TORONTO - Every time he watches Tristan Thompson defend the post by refusing to yield space, Antawn Jamison sees improvement.
Each time Thompson is able to knock down a mid-range jumper, Jamison begins to see the fruits of Thompson’s efforts.
In time, Thompson will be a finished NBA product, but in Jamison’s world he’s unlikely to witness it as a teammate, in part because Cleveland is committed to building with its youthful assets and also because Jamison is at the stage of an underrated career where he wants to win.
As the Cavs rolled into Hogtown on Friday night, Cleveland was in the throes of a nine-game losing streak, losers of 10 of its past 11, minus its star rookie point guard in Kyrie Irving, but brimming nonetheless with the prospects of watching Thompson evolve.
The Brampton banger has been starting at centre on a learning curve that is just starting to scratch the surface of what awaits.
“From Day 1 of training camp until now he’s been working on the weaknesses that he has, whether it’s free throw shooting or finishing around the rim,’’ began the veteran Jamison, whose somewhat itinerant career began as a Raptor way back in 1998 when North Carolina teammate Vince Carter headed to Toronto in a draft-day deal.
“He’s worked dramatically on everything, including his jump shots. He’s all you can ask for in a young guy who’s learning on the fly, trying to understand the game. He works hard and he listens. What he has is the formula to be a great basketball player.
“What he’s doing now is beginning to understand what it takes to be a professional.”
There have been plenty of lumps along the way, plenty of losses and moments of underwhelming play, but Thompson, the surprising fourth-overall pick in last June’s draft, has persevered and developed.
More time is being spent in the video room, extra time on the court prior to every tipoff as Thompson routinely shows up at the area 2½ hours before the opening jump and basically all the little things only a seasoned veteran such as Jamison appreciates in watching a rookie evolve.
“He’s constantly picking my brain,” added Jamison, who is eligible for free agency this summer. “He comes in and lifts every day, he’ll get his shots in. I can’t wait to see what type of player he’s going to be in the future because he’s going to be a household name.”
Thompson has gone toe to toe with the likes of Dwight Howard, Kevin Garnett and Tim Duncan — the Big Fundamental whom Thompson worked out with last off-season in Texas — three of the NBA’s biggest frontcourt names and three of the game’s more accomplished players.
“It’s never been a question of being star struck,” Thompson said. “The way I view it, it’s more of a challenge, more exciting to go up against Tim, K.G. and Dwight and see where I stack up against them.”
While Howard is in the prime of his career, players such as Duncan and Garnett are in their twilights, their best days clearly behind, but each capable of playing at a high level.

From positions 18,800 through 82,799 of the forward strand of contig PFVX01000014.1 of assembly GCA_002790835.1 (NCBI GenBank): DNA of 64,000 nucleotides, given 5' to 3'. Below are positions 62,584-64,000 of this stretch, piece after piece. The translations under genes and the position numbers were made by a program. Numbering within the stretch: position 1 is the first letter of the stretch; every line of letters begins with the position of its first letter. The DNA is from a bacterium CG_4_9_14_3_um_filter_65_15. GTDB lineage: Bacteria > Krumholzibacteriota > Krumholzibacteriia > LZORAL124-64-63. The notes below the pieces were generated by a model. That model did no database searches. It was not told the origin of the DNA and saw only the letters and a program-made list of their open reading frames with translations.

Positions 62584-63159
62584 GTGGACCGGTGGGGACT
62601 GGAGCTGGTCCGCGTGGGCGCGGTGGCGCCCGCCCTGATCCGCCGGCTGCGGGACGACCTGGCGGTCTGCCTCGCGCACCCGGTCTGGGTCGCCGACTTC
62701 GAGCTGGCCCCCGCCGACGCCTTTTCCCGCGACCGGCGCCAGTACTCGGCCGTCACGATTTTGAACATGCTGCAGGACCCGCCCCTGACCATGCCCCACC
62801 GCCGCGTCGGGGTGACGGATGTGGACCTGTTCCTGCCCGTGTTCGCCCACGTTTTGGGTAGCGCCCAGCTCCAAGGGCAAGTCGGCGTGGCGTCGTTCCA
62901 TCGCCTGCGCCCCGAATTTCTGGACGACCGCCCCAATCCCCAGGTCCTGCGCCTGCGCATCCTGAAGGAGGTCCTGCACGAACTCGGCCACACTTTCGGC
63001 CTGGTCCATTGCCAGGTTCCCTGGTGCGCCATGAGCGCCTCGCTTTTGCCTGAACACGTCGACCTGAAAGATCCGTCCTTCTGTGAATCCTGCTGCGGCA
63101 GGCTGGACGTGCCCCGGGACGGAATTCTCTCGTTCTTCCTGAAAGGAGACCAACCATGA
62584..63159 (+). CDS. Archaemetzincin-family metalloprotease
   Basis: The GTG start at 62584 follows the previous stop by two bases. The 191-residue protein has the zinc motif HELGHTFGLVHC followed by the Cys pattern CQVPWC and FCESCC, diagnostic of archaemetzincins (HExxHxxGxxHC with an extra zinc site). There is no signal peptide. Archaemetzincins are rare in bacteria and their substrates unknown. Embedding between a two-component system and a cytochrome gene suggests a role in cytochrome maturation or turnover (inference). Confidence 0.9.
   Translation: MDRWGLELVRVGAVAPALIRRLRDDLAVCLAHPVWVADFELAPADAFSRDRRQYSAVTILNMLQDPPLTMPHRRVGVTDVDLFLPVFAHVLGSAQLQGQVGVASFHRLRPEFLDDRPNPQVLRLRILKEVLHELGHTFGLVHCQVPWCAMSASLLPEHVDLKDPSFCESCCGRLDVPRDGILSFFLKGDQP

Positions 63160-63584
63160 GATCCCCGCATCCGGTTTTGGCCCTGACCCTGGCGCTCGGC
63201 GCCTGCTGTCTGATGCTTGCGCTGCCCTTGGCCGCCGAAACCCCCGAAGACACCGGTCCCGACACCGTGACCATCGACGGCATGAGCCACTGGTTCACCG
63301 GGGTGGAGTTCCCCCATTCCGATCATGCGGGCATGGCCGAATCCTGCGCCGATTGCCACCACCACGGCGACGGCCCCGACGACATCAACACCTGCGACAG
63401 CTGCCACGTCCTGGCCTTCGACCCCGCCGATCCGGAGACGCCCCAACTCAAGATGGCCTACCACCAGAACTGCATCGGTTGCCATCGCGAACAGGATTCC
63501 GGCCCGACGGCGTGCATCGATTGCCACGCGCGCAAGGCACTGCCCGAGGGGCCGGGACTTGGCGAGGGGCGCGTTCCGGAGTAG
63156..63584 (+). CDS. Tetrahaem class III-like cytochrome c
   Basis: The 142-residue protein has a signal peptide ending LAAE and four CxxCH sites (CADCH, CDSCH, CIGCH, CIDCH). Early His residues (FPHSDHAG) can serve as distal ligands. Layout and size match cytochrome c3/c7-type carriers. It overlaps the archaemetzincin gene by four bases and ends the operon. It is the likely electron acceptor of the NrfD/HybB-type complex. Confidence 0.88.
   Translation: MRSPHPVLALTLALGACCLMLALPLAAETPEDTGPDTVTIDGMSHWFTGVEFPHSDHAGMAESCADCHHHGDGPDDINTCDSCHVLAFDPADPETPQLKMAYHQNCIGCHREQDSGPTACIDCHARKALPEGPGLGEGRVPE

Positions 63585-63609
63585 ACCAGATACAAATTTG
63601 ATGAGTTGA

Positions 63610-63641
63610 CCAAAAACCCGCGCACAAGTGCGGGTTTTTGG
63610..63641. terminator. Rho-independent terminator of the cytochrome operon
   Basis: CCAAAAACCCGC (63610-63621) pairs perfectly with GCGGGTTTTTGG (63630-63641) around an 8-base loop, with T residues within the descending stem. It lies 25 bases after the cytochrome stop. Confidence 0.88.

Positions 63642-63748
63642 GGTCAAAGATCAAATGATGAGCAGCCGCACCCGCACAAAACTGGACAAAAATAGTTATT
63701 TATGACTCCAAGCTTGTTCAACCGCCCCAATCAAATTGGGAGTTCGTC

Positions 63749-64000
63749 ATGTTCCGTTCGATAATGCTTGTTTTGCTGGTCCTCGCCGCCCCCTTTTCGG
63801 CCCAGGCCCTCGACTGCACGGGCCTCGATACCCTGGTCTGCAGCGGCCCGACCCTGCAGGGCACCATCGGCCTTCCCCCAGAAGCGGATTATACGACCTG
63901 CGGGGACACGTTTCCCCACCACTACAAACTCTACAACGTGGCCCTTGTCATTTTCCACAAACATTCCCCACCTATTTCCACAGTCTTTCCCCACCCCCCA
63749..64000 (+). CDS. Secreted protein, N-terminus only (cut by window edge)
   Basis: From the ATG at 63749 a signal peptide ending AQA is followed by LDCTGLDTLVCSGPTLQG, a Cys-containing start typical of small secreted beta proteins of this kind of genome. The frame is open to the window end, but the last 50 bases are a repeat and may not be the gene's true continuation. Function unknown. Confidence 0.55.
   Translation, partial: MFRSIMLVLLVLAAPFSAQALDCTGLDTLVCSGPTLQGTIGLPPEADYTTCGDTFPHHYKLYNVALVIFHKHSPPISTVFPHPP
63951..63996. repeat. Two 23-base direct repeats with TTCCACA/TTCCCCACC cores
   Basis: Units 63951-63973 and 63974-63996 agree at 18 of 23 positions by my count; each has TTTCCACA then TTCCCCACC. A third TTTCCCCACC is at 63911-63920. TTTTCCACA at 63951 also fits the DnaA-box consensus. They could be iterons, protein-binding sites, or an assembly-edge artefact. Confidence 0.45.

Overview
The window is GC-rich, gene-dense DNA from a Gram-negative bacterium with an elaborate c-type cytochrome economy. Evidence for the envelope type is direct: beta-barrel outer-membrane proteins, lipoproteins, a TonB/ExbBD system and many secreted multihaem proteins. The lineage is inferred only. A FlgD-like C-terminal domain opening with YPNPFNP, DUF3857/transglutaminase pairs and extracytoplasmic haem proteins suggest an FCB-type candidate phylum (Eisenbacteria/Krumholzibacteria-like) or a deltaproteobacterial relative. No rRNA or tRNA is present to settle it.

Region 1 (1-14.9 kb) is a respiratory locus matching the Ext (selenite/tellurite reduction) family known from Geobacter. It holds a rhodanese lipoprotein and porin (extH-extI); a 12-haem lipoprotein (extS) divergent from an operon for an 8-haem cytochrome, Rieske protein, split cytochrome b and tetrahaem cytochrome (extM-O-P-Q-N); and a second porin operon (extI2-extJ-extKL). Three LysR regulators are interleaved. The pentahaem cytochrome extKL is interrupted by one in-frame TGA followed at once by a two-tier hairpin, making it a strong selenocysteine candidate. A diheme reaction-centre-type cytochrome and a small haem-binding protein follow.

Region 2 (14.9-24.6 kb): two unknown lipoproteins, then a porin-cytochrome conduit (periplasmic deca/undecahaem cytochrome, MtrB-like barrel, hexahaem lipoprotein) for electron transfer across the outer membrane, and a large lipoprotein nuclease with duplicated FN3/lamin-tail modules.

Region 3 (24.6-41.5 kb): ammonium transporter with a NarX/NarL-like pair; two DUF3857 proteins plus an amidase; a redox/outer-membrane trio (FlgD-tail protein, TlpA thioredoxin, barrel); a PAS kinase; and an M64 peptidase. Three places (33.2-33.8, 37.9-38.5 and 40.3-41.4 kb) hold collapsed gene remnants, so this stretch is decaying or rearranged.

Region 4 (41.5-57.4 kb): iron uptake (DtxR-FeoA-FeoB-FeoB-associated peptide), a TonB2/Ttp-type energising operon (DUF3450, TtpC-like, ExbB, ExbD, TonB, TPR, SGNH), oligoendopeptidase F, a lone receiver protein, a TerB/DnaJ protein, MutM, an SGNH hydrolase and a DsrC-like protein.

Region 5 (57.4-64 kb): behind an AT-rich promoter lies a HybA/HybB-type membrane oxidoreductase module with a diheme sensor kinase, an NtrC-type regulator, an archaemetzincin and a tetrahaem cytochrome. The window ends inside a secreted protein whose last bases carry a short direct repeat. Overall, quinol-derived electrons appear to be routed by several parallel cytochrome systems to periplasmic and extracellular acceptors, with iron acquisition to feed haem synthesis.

In contrast, Thompson, who got some rare home cooking — a healthy helping of chicken, rice and peas — has so much to look forward and so determined to hone his game that his trademark work ethic will never be compromised.
This summer, Thompson plans to spend a lot of his time in Cleveland working with club officials, a luxury that was denied Thompson during the lockout.
The media has opined that Thompson needs to work on his offence, an opinion he shares.
“I look in the mirror and I see the same thing,’’ he said. “I need to get better at making the 15-foot jump shot, post moves and just develop an offensive package.”
The way Jamison sees it, as long as Thompson refuses to take any short cuts, the future is limitless.
“He’s been mentally tough,’’ Jamison said. “At the beginning of the season, he was figuring out his role, his minutes were up and down and it was tough.
“What I told him was to control what you can control, stuff like effort and playing hard.
“He’s taken it to heart and it’s been a joy working with him and seeing him improve.”
KYRIE’S NO. 1: THOMPSON
From his vantage point, no rookie has meant more to his team that Kyrie Irving.
Admittedly biased, Tristan Thompson doesn’t just view Irving as the NBA’s top rookie, but also as one of the game’s better point guards.
As Thompson made his second and final visit to Toronto on Friday night as a rookie, Irving remained back in Cleveland nursing a shoulder injury that kept him from travelling with the Cavs.
The first-overall pick who had a handful of games at Duke, Irving has turned heads, playing with the poise and fearlessness of a veteran.
“I know his capabilities and I know how talented he is,” Thompson said of Irving. “He’s one of the premier point guards in this league. In crunch time, he makes shots.”
Had Ricky Rubio stayed healthy, the race for this year’s rookie honour would have been close.
When Rubio’s campaign in Minnesota was cut short by a season-ending knee injury, it became Irving’s award to lose.
With so much invested in Irving and Thompson, the Cavs are rebuilding, a plan that will add another young piece at this year’s June draft.
Thompson realizes he and Irving are key components to Cleveland’s revival in the post-LeBron James era.
“They brought us here to build chemistry,’’ said Thompson, who plans to spend a lot of his off-season plans with Irving.